Saturday, June 7, 2008

Homosexuality in Leviticus 18

[The main two arguments in this post have been refuted by the first commenter, and so I no longer endorse this post, though I still accept the category A view on other grounds. I was thinking of deleting the post, but thought it better to stay, as an embarrassing testimony to my slip up. I had simply missed Lev. 18:19. So Lev. 18 as a whole is not just about morality, but also about ritual purity (given the incest prohibitions, it is clear that some of the purity rules are closely tied to moral rules). My inductive argument fails, thus. Moreover, on reflection there are alternate readings of Lev. 18:24-25, which verses have now become problematic. First, one might read verse 24 as saying that the nations that are being driven out defiled themselves by their practice of all the prohibited items, some of which (well, I still think all but one) clearly are a matter of morality. Second, we might suppose that the menstruation rule violated a purity rule that members of the relevant nations themselves accepted, and hence was a violation of conscience or something like that.]

The Old Testament prohibits homosexual activity. One of the challenges in regard to Old Testament prohibitions is to separate (A) those that are universally applicable, for instance because they are a matter of Natural Law, from (B) those that were only literally applicable to the Jewish people (and even there, only until such time as one should die with Christ in baptism), such as the prohibition on pork. In an earlier post, I argued that the God of Love would only give a complete prohibition on homosexual acts if these acts were always immoral, so the prohibitions on homosexual acts were in category A.

I was reading Leviticus 18 tonight. This contains prohibitions on incest, the sacrificing of children to Moloch, male homosexual activity and bestiality. Two items struck me (not in the order in which I list them). First, all the prohibitions other than of male homosexual activity can be easily read as having universal, or near-universal applicability (perhaps God made special provisions with respect to incest for the first humans; the duty of exogamy can perhaps be relative to the size of the gene pool). There is, thus, an inductive argument that the prohibition on male homosexual activity has universal or near-universal applicability as well. Second, we have the following text in verses 24-25 (in the JPS translation), after all the prohibitions have been given:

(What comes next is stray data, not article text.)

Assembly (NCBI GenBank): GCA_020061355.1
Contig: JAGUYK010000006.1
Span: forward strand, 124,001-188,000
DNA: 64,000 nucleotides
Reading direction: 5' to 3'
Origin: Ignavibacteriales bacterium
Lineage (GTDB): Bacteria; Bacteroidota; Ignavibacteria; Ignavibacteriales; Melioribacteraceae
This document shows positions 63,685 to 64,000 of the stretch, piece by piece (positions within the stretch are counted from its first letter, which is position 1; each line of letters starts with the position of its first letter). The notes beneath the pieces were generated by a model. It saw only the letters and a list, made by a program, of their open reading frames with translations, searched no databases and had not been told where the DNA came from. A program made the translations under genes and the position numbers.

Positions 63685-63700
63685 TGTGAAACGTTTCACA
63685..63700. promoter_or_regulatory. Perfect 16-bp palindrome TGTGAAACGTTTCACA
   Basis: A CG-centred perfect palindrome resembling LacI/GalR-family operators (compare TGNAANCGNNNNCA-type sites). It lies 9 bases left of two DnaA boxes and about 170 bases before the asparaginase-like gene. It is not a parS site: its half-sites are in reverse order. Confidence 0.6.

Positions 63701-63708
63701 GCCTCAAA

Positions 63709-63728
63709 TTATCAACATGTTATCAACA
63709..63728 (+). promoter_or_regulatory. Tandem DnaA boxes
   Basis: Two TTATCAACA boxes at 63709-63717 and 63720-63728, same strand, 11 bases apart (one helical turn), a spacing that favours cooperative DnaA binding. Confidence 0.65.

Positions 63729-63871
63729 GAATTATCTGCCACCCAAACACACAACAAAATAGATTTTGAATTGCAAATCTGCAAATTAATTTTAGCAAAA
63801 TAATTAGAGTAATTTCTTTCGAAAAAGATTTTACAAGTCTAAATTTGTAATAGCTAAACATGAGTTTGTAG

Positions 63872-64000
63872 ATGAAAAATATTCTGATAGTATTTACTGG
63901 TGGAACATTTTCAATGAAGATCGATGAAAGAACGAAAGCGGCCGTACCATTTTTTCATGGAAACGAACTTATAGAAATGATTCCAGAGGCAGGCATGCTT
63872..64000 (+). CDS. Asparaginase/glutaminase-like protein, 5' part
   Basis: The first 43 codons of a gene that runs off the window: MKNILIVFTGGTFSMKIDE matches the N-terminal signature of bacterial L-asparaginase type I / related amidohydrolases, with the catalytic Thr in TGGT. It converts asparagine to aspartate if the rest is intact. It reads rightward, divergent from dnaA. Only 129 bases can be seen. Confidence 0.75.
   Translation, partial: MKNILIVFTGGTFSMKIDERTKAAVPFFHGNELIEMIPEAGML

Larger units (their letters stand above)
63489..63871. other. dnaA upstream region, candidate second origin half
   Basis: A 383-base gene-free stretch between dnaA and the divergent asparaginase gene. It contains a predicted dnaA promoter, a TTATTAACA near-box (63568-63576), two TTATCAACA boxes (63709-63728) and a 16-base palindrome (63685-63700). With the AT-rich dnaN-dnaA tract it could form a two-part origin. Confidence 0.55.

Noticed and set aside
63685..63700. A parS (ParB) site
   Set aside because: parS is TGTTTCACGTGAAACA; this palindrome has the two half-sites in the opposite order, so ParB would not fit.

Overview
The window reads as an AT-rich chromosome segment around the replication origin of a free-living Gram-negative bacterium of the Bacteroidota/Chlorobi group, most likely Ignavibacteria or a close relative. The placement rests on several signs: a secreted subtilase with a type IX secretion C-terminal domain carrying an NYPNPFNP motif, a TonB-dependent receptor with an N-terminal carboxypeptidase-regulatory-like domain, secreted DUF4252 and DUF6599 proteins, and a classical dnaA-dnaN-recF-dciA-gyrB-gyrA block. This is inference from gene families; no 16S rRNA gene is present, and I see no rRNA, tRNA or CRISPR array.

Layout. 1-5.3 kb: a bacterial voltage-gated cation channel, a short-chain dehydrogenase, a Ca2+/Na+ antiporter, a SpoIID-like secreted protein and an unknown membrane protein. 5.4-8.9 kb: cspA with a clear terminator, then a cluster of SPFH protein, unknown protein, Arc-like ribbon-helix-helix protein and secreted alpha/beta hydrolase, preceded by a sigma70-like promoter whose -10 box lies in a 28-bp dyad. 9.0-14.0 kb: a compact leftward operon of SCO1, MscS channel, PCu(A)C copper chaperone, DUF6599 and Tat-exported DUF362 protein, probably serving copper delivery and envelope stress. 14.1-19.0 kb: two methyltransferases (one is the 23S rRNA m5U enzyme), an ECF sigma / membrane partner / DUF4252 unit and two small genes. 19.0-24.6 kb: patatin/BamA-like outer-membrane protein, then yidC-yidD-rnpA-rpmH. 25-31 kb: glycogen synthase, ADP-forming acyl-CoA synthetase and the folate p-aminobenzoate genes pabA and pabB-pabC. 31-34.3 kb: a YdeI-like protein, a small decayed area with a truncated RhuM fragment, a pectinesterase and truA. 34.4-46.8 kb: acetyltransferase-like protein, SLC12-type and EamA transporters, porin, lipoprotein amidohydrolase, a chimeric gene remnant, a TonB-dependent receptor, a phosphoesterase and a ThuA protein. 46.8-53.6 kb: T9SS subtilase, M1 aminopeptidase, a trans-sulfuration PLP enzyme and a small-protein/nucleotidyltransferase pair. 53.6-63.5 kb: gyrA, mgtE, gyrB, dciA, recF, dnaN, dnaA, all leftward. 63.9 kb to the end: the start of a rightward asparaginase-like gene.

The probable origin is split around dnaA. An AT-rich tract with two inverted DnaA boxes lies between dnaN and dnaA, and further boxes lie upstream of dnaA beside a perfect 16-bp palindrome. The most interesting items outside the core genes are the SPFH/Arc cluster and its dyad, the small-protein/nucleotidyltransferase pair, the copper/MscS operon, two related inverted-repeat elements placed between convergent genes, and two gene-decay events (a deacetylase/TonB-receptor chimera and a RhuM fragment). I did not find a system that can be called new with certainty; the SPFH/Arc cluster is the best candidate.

Do not defile yourselves in any of those ways, for it is by such that the nations that I am casting out before you defiled themselves. Thus the land became defiled; and I called it to account for its iniquity, and the land spewed out its inhabitants.
It is clear contextually that "those ways" include all the prohibitions of Leviticus 18. It appears, thus, that God held non-Jews responsible for violations of all the rules in Leviticus 18, and this would put the rules in Leviticus 18, including the prohibition on male homosexual activity, in category A.

It may be that I am missing something here.


linty_pupik said...

By your reasoning this applies as well "You shall not approach a woman to uncover her nakedness while she is in her menstrual uncleanness." You're going to need to put mikvahs in the convents now!

Alexander R Pruss said...

That verse simply went by and I plain forgot it by the time I got to 24-25, and then when I skimmed back to check, somehow it didn't jump out at me. Embarrassing. See the comment at the beginning of my post, and thank you very for pointing this out.

Enigman said...

I don't see why 18:19 and 18:22 are so different. If sex should be all about making babies, for a man, then sex with a menstruating woman is about as useful as sex with a man. And both are also naturally seen as dirty activities, sodomy (of a man, when he is lying down) more so than sex with a menstruating woman. If your argument seemed good, I don't see why it does not still.

Alexander R Pruss said...